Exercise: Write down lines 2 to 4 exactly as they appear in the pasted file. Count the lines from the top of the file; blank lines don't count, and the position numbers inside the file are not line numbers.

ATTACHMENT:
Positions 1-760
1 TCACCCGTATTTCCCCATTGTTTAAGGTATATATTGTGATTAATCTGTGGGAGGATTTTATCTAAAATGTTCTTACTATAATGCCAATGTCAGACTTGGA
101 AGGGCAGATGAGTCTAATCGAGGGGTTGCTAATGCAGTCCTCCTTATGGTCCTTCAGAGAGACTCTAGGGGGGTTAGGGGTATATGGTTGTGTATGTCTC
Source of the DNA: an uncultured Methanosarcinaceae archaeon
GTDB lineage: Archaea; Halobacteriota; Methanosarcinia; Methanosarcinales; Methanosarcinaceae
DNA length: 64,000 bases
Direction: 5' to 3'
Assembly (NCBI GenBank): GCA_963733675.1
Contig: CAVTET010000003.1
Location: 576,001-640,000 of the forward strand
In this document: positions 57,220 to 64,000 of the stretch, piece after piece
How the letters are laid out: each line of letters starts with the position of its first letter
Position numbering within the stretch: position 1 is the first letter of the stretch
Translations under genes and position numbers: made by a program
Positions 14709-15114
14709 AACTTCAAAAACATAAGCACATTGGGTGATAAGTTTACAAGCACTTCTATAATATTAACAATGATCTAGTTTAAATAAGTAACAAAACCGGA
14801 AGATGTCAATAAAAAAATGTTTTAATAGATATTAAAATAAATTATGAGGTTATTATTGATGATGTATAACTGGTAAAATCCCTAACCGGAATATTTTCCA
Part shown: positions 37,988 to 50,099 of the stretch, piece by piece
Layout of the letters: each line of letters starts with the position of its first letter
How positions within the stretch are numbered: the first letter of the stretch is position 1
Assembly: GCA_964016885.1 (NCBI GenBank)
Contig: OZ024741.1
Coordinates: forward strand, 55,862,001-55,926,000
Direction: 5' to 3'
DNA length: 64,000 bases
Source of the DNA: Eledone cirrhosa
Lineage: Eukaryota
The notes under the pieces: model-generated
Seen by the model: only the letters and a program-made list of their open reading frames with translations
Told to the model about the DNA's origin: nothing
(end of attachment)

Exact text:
1 TCACCCGTATTTCCCCATTGTTTAAGGTATATATTGTGATTAATCTGTGGGAGGATTTTATCTAAAATGTTCTTACTATAATGCCAATGTCAGACTTGGA
101 AGGGCAGATGAGTCTAATCGAGGGGTTGCTAATGCAGTCCTCCTTATGGTCCTTCAGAGAGACTCTAGGGGGGTTAGGGGTATATGGTTGTGTATGTCTC
Source of the DNA: an uncultured Methanosarcinaceae archaeon